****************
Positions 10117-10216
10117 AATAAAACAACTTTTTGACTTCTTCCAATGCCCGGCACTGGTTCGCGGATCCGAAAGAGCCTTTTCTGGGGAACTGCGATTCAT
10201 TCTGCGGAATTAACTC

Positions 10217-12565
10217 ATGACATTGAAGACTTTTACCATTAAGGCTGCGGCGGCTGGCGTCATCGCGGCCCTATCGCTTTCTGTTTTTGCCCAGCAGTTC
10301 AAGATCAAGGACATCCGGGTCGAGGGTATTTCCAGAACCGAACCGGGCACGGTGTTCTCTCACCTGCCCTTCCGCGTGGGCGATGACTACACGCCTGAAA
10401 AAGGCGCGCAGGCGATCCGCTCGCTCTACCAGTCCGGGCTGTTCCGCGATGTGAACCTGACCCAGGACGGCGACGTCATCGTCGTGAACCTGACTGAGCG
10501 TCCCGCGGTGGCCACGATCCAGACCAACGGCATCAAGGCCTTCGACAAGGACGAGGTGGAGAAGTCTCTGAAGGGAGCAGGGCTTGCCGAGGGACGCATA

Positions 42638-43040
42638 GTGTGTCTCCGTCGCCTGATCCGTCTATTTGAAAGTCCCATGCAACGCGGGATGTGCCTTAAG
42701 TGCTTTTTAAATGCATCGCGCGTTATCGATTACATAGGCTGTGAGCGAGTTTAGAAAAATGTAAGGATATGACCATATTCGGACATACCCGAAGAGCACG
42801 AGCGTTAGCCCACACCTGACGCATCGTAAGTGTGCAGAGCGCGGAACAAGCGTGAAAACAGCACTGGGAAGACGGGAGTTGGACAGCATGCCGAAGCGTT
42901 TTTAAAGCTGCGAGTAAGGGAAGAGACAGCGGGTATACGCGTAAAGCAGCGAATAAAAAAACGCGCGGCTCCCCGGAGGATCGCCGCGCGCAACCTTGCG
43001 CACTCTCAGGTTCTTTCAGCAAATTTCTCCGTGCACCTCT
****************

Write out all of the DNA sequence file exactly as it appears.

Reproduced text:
Positions 10117-10216
10117 AATAAAACAACTTTTTGACTTCTTCCAATGCCCGGCACTGGTTCGCGGATCCGAAAGAGCCTTTTCTGGGGAACTGCGATTCAT
10201 TCTGCGGAATTAACTC

Positions 10217-12565
10217 ATGACATTGAAGACTTTTACCATTAAGGCTGCGGCGGCTGGCGTCATCGCGGCCCTATCGCTTTCTGTTTTTGCCCAGCAGTTC
10301 AAGATCAAGGACATCCGGGTCGAGGGTATTTCCAGAACCGAACCGGGCACGGTGTTCTCTCACCTGCCCTTCCGCGTGGGCGATGACTACACGCCTGAAA
10401 AAGGCGCGCAGGCGATCCGCTCGCTCTACCAGTCCGGGCTGTTCCGCGATGTGAACCTGACCCAGGACGGCGACGTCATCGTCGTGAACCTGACTGAGCG
10501 TCCCGCGGTGGCCACGATCCAGACCAACGGCATCAAGGCCTTCGACAAGGACGAGGTGGAGAAGTCTCTGAAGGGAGCAGGGCTTGCCGAGGGACGCATA

Positions 42638-43040
42638 GTGTGTCTCCGTCGCCTGATCCGTCTATTTGAAAGTCCCATGCAACGCGGGATGTGCCTTAAG
42701 TGCTTTTTAAATGCATCGCGCGTTATCGATTACATAGGCTGTGAGCGAGTTTAGAAAAATGTAAGGATATGACCATATTCGGACATACCCGAAGAGCACG
42801 AGCGTTAGCCCACACCTGACGCATCGTAAGTGTGCAGAGCGCGGAACAAGCGTGAAAACAGCACTGGGAAGACGGGAGTTGGACAGCATGCCGAAGCGTT
42901 TTTAAAGCTGCGAGTAAGGGAAGAGACAGCGGGTATACGCGTAAAGCAGCGAATAAAAAAACGCGCGGCTCCCCGGAGGATCGCCGCGCGCAACCTTGCG
43001 CACTCTCAGGTTCTTTCAGCAAATTTCTCCGTGCACCTCT